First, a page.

Mostly, my research involves the resilience and transformation of landscapes, with an emphasis on the social-ecological interfaces of regenerative practices. This involves creating structures and processes to support decision-making and action for individuals and communities. With these interests, I am challenged to weave together quite an amalgamation of different skills and experiences. This includes academic degrees in both conservation ecology and environmental anthropology. I also hold additional qualifications in project management, science communication, organisational change management, and coaching. Beyond research, I have been involved as a practitioner in capacity and policy development for climate change, as well as the implementation and assessment of ecosystem-based adaptation initiatives.

I am passionate about building supportive processes which people can use to grow and express their full potential in relationship with their environment. Currently, I am on the journey of completing a transdisciplinary PhD on the psycho-social dimensions of landscape-based initiatives supporting sustainability through ecosystem rehabilitation.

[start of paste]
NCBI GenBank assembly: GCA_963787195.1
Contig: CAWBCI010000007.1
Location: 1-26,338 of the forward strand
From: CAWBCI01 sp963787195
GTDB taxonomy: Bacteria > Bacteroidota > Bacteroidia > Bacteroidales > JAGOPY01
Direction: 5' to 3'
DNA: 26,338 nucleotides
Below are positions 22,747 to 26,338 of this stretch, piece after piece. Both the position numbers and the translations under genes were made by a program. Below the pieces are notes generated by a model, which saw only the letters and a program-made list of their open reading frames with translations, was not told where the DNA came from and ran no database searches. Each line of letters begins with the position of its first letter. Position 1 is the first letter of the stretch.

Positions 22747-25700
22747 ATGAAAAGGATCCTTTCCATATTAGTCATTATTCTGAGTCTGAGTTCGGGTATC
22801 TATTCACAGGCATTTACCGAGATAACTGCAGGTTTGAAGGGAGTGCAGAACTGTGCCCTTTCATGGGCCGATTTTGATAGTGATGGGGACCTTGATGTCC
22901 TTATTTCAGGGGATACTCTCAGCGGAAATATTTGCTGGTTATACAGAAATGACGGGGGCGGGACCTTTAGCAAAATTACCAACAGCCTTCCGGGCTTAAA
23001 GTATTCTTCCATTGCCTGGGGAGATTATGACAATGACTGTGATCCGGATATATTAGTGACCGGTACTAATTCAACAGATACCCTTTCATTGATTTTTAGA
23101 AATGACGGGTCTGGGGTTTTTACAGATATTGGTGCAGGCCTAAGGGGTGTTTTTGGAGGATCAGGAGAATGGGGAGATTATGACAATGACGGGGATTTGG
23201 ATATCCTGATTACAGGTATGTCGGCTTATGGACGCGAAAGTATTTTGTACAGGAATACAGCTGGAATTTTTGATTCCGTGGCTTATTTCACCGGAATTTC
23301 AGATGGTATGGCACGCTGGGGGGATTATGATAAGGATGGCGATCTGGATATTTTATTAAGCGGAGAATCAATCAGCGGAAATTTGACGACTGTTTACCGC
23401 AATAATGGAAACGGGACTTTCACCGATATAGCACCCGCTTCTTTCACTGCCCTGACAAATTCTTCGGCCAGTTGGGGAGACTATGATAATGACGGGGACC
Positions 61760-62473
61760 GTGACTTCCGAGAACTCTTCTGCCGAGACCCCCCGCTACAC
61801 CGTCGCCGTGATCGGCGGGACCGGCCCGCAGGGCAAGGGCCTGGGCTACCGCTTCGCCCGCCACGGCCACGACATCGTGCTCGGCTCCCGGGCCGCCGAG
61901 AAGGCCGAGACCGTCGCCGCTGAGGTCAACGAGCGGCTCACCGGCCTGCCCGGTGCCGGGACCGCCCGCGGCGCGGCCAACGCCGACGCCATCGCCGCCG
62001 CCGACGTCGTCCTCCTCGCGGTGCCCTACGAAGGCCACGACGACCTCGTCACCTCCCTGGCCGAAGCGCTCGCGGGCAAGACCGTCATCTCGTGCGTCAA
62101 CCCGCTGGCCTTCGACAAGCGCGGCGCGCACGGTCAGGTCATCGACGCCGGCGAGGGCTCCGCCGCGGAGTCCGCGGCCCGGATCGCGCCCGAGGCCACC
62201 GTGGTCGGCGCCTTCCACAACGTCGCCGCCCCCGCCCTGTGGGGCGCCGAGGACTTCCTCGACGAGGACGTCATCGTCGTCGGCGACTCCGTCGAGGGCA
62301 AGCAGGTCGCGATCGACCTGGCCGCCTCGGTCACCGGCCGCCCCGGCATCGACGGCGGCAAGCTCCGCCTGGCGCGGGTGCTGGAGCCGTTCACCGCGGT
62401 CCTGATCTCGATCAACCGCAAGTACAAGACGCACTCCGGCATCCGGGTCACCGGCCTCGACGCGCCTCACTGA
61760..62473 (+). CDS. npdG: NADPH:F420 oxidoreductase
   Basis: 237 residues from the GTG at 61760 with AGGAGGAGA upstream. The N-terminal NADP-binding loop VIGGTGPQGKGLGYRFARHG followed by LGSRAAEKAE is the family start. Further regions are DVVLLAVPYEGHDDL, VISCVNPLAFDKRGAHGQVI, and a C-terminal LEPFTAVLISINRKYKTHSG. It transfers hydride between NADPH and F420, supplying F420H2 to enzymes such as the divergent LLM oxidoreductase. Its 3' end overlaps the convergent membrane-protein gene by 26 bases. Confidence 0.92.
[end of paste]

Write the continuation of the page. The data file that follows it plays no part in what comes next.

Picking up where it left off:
What first interested you in this field of research?

During my undergrad, I learned that my initial idea of what it means to be an ecologist was quite narrow. I was exposed to other ways of framing environmental problems which challenged my boundaries. From this, my understanding of ecology extended to include supporting relationships not only within ecosystems, but also the relationships between people and the environment, people with each other, and with ourselves. Particularly, while working on climate change adaptation, I was exposed to the wealth of insights emerging in the literature on the importance of inter alia connectedness with nature for mental health, the psychological barriers to engaging with risks like climate change impacts, and the deep psycho-social dynamics involved in systemic transformations. However, I found limited information or guidance on how to implement these ideas and conceptual frameworks into the practice of environmental projects. Fortuitously, my path crossed with my research partner, Living Lands, a non-profit company (NPC) who shared my interests and questions regarding this challenge.